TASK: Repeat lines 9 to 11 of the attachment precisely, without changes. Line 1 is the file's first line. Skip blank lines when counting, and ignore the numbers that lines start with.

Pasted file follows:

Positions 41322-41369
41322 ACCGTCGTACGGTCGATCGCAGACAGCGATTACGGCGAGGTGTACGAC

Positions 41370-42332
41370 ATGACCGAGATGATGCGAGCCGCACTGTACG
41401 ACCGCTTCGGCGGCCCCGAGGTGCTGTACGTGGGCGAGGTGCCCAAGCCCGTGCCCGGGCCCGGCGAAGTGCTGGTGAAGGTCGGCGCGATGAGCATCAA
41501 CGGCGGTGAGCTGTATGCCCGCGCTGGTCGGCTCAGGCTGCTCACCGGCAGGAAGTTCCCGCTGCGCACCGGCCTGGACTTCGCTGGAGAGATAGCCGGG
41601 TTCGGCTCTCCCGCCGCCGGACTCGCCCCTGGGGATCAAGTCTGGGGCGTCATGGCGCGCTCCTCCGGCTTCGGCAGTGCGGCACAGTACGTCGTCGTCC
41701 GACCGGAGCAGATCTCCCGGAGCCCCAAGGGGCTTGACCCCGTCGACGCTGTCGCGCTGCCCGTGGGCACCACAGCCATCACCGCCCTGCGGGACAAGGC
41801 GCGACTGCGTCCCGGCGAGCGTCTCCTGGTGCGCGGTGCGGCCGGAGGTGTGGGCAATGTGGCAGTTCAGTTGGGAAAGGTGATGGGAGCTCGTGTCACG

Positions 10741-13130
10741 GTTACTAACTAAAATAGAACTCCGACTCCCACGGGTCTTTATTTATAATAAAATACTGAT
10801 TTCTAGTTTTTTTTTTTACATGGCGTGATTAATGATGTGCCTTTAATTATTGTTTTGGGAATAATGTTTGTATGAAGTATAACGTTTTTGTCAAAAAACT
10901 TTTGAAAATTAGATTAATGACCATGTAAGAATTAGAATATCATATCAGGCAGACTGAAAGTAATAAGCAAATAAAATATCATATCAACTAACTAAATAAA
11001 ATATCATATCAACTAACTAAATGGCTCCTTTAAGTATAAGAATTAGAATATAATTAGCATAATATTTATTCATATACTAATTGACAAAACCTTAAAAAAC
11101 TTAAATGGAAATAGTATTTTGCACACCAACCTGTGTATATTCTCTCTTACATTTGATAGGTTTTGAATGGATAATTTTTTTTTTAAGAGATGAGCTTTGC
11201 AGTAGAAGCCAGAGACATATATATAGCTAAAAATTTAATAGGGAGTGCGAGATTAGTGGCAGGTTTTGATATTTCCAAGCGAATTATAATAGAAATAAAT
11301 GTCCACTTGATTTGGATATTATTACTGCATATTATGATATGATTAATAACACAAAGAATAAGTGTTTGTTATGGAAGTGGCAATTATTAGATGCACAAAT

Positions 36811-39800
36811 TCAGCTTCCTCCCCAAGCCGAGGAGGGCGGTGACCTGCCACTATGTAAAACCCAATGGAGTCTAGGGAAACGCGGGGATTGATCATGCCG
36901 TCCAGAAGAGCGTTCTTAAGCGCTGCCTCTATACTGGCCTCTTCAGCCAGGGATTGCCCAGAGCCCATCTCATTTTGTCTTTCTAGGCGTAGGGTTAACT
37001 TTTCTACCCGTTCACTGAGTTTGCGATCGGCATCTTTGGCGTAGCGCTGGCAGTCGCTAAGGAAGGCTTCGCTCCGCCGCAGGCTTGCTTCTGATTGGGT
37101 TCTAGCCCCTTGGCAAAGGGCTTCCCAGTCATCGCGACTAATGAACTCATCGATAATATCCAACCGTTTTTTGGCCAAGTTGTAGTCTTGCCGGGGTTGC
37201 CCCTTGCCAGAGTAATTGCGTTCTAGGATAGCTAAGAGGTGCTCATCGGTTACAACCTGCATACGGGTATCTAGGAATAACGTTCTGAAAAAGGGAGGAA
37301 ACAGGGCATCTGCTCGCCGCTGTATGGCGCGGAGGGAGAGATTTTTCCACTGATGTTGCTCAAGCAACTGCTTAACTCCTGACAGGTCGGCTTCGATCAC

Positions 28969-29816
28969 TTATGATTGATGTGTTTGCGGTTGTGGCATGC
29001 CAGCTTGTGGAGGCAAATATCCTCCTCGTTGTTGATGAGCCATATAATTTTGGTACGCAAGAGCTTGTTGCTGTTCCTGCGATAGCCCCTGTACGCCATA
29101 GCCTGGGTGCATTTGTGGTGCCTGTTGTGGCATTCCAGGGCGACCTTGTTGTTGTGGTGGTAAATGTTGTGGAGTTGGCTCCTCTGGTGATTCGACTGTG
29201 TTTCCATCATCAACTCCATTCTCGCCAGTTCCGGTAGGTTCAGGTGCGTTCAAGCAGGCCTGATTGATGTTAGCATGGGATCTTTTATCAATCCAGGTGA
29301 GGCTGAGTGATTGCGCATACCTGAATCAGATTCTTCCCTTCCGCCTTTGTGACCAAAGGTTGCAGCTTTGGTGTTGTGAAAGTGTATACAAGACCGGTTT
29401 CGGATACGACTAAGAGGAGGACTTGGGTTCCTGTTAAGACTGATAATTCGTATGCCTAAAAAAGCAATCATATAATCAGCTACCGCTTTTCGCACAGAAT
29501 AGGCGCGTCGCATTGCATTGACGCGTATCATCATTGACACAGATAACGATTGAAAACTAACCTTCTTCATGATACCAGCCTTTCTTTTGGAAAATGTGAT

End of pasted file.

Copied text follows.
41801 GCGACTGCGTCCCGGCGAGCGTCTCCTGGTGCGCGGTGCGGCCGGAGGTGTGGGCAATGTGGCAGTTCAGTTGGGAAAGGTGATGGGAGCTCGTGTCACG

Positions 10741-13130
10741 GTTACTAACTAAAATAGAACTCCGACTCCCACGGGTCTTTATTTATAATAAAATACTGAT